A topic of conversation that continues to be an issue is that of seasonal adjustment. Did the U.S. economy really add 163,000 jobs last month or was it a loss of over 1.2 million? Well, technically, the answer is both are correct. On a non-seasonally adjusted basis Total Nonfarm Employment in the U.S. declined 1.2 million in July (preliminary estimate), however employment has a consistently predictable seasonal pattern to it and ignoring this pattern means one loses the forest for the trees. To gauge the health of the labor market we care about the underlying trend, not the predictable month to month movements that happen every year (last July the US lost 1.3 million NSA). To extract the signal from the noise, the Bureau of Labor Statistics applies seasonal factors to each industry’s employment data. The graph below shows both Oregon’s non-seasonally adjusted employment and its seasonally adjusted data. The seasonal patterns are clearly visible.
One line of argument is that the Great Recession affected the seasonal patterns to such a degree that the current set of seasonal factors used misrepresents the true trends in the economy. The strength and weaknesses reported in the data are due more to incorrect seasonal factors than to anything fundamental in the data. While our office does not believe that to be the case, the Oregon Employment Department has done some research on seasonality in Oregon’s labor market data. See this 2010 article on seasonal adjustments more broadly, while this more recent blog post applies pre-recession seasonal factors to post-recession employment data illustrating that while the specific month to month figures would differ – since the seasonal factors do change over time – the underlying trend and story remains intact. The remainder of this post simply illustrates some of the seasonal factor changes over time in Oregon.
Oregon’s employment is more seasonal than both the nation overall and the median state, however this seasonality has generally been declining over the past 20 years.
However this decline pales in comparison to the changes seen over the past 65 years.
One reason for this are the fundamental changes to the economy itself. Two highly seasonal industries such as Construction and Manufacturing used to make up a much larger portion of statewide employment than they do today. In fact, back in the late 1940s, Construction and Manufacturing accounted for nearly 40% of all jobs in Oregon, while today they account for only around 15% and during the housing boom they were just 18%. As seen below the seasonality of both Construction and Manufacturing have been declining over time while the seasonality of all other industries has remained, more or less, steady in comparison even though those factors continue to evolve with the economy as well.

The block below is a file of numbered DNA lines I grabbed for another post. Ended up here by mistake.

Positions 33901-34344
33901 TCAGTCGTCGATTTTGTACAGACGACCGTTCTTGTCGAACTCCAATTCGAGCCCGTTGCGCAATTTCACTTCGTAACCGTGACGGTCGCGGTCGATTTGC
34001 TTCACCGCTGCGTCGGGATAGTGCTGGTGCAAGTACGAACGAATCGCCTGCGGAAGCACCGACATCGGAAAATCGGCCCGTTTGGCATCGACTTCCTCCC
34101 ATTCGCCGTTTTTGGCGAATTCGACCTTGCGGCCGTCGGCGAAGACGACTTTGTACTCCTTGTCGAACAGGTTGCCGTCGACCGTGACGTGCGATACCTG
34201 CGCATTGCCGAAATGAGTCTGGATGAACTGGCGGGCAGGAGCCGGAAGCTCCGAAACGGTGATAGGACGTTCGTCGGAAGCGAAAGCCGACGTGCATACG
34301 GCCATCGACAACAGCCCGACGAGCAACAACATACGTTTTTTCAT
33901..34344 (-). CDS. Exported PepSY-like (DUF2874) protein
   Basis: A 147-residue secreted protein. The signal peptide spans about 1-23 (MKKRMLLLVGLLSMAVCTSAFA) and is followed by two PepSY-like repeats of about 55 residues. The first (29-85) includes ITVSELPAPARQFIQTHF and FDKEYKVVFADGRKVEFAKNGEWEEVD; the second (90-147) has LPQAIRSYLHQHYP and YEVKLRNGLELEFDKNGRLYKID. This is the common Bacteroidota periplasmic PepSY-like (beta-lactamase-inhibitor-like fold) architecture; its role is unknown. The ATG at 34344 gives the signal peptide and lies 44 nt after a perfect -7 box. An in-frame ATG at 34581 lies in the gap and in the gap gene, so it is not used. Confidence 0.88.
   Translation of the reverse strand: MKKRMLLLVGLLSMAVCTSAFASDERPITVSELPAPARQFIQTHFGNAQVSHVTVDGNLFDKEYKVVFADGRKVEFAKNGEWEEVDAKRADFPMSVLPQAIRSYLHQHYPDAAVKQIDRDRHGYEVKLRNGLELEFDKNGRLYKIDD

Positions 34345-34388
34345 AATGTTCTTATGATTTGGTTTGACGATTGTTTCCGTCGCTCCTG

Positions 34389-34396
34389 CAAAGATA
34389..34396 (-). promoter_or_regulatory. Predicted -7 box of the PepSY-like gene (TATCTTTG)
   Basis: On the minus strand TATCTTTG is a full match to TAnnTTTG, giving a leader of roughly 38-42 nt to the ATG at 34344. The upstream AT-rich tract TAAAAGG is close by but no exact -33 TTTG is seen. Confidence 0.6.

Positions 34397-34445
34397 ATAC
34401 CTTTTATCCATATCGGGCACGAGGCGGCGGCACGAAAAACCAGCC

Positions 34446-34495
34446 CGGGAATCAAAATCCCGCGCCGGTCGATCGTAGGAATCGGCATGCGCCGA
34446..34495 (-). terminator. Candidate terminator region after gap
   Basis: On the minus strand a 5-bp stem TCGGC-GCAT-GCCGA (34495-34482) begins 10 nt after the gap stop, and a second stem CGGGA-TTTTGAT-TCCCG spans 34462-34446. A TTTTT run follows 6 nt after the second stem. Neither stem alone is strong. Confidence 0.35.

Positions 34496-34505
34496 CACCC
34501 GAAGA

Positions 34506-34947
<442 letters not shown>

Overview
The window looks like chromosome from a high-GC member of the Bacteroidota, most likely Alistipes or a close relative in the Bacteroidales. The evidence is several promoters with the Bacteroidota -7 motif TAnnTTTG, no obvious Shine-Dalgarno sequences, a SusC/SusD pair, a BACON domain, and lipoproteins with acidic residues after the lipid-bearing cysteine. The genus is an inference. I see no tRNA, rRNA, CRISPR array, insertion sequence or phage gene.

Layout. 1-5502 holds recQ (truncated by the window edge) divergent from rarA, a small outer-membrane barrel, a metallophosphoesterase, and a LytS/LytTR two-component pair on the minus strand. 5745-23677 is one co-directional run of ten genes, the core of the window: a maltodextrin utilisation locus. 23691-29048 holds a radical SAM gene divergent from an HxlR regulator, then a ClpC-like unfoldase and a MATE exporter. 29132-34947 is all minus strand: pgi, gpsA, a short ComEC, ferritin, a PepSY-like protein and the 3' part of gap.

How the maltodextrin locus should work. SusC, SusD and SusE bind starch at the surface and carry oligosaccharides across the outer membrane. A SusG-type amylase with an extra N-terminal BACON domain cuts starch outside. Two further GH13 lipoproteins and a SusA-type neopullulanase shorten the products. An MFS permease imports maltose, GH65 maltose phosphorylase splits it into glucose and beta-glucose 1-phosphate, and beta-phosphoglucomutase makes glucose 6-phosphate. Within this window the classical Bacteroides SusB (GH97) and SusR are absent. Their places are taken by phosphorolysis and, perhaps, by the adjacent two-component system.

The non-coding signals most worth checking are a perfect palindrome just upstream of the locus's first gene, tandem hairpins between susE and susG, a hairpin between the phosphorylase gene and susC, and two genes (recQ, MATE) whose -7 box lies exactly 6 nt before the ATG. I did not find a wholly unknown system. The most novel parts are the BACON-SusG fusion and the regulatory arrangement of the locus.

Two points. It is unlikely that the underlying weather patterns have changed to such a degree as to warrant the massive reductions in Construction seasonal factors. It is important to keep in mind that Construction activity is largely dependent upon other businesses’ investment needs and demands. As a larger and larger portion of the economy has less and less seasonal fluctuations itself, their construction needs are likely to be less seasonal as well. That being said, Construction is still a very seasonal sector. Second, part of the reduced seasonality in Manufacturing has to do with the composition of the industry sub-sectors. Wood Products are no longer the dominant sub-sector and Computer and Electronic Product Manufacturing has very little seasonality. The following graph shows the seasonal factors used in our economic model for Food Manufacturing in blue and Computer and Electronic Products in red. The lack of seasonal movements in Computer and Electronic Product Manufacturing is striking when compared to Food. (Note the abbreviations refer to the industry’s 3 digit NAICS. 311 for Food and 334 for Computers.)
While seasonality will always exist in many different data series (we buy back to school supplies in August, we build more homes in the spring and summer, we purchase holiday gifts in November and December and some of us even in January, etc) the fundamental goal of seasonal adjustments is to be able to examine the underlying trends in the data. There are a few different techniques available to extract trends however the seasonal factors used by the Bureau of Labor Statistics do an overall good job for the employment data. Also, with the increases seen in office-type and service-oriented employment in the developed world’s economies, the reduction in overall seasonality in the economy is not unexpected, even as some industries remain significantly seasonal. While these office and service employees may bemoan the air conditioner or heater breaking, the fact remains that these occupations are significantly less reliant on good weather or the annual harvest cycle than the dominant industries of just a couple generations ago.